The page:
7. A method of operating a telecommunications switching system a first switched network and a second switched network, each with respective access means for establishing communication with a mobile terminal, and interface means for routing communication between the first network and the second switched network, the method comprising: recording the network location of the mobile terminal in a register associated with the first network; routing incoming connection requests directed to numbers allocated to the register such that: if the mobile terminal is not currently associated with a connection to the first switched network, the switching means attempts to route the connection to the second switched network, and the terminal is recorded by the register as being connected to the second network, if the mobile terminal is currently associated with a connection to the first switched network, the switching means routes the connection directly by way of the first switched network, and when the mobile terminal is in communication with the first switched network, reporting the location to a location means of the second switched network.

8. A method according to claim 7, wherein the first switched network provides connection to a wireless access system.

9. A method according to claim 7, wherein the first switched network is a packet switched network.

10. A method according to claim 7, wherein the second switched network is a cellular telephone network, and the emulation means emulates the operation of a base site controller of the cellular telephone network.

11. A method according to claim 7, wherein a message repository associated with the first network is accessible from a mobile terminal connected through either the first or the second switched network.

12. A method according to claim 7, wherein the register is associated with a corresponding register in the second switched network, and corresponding location updates are generated in both registers in response to changes in location of a mobile terminal.

Description:

This invention relates to mobile communications systems. “Mobility” in this context means the provision of the capability for a user to make contact with a communications network from a variety of different locations, so that the user can exchange information with other parties. The information may be in the form of speech, as in conventional telephony, or data representing visual material such as text or graphics, or a combination such as audio-visual material. Communication may be one-way or two-way. If a wireless connection is used and the terminal equipment is sufficiently portable, a mobile user may exchange information with other parties whilst he is motion.

Many mobile communications systems have been developed, ranging from very large scale systems using satellites, to termination points in the fixed network with provision for a user to connect a terminal (often a laptop computer) thereto, to gain access to the network by entering a user identity and network access code. Intermediate between these extremes fall systems such as the various cellular telephone networks, wireless local area networks (WLAN) e.g. using the “WiFi” (IEEE 802.11) standard, short-range systems that operate in ad hoc networks such as “Bluetooth”®, and “cordless” arrangements in which a single short-range wireless base station, when connected to the public switched telephone network (PSTN), allows a user with a wireless handset to move around within range of the base station.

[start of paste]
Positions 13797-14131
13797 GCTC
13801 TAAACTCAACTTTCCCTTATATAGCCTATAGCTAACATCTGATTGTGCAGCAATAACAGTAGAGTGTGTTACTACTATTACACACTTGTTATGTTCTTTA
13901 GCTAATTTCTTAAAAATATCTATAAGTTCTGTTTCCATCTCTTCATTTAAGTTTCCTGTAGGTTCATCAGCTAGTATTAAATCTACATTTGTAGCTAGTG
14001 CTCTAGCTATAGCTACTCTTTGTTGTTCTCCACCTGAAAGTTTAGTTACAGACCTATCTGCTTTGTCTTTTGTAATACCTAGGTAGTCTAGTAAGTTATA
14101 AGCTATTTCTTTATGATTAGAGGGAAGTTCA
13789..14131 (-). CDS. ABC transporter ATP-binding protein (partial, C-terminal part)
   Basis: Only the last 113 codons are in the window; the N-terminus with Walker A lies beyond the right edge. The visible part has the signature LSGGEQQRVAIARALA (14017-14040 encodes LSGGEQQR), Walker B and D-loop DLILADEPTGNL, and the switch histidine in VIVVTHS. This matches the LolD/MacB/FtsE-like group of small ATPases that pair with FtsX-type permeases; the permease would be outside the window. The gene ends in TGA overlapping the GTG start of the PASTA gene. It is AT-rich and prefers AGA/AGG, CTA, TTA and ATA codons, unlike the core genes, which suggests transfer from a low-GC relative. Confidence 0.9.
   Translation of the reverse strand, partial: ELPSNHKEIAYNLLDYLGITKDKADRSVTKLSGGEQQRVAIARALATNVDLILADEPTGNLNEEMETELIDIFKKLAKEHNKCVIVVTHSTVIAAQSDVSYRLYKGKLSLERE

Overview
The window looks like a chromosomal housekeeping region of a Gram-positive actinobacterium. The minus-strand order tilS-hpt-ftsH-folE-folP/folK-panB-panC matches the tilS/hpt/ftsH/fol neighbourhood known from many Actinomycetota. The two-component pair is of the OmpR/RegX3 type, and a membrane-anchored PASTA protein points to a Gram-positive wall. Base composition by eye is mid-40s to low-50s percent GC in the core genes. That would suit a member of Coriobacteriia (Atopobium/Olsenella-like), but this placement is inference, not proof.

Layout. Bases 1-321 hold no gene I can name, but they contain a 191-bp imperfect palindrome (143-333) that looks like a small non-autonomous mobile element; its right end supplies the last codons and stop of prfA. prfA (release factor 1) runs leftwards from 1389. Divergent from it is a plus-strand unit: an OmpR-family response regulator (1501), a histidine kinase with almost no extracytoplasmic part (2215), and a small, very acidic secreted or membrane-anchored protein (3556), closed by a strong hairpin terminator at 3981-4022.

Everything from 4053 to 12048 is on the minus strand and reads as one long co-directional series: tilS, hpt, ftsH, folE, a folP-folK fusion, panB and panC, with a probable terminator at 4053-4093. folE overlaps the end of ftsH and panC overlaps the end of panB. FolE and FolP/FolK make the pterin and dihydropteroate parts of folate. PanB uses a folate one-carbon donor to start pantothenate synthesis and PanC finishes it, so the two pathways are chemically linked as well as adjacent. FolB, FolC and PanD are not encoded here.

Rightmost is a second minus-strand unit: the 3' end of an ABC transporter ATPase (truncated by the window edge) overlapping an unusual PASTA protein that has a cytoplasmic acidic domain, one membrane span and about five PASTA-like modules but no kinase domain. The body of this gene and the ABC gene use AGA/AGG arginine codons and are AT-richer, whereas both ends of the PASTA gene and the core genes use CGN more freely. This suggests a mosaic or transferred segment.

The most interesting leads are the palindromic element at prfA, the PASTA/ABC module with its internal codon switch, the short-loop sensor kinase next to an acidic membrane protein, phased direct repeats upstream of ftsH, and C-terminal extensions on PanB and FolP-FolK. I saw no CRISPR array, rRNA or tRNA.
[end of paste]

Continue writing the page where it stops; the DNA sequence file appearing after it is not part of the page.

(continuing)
All of these wireless systems allow a user terminal to communicate with a network without the need to form a physical “wired” connection, whether using real wires or optical fibres. This simplifies installation of equipment, as a single wireless hub can readily serve several different user terminals at the same time, or new terminals can replace older ones without the need for complex installation. Wireless connection also allows a user more flexibility in choice of where the terminals may be located, and in particular several relatively widely spaced terminals can be accessed using the same hub without the need for lengthy wiring runs.

In larger systems more than one fixed base station may be required in order to give adequate coverage, with the base stations co-operating to allow a given user terminal to be recognised by any of the base stations when it first attempts to establish contact or moves from the range of one of the base stations into the range of another. Therefore, a communications session is established between a given user terminal and the underlying network to which the base station is connected, and the session may be continued through a second base station should the terminal move out of range of the one it first makes contact with.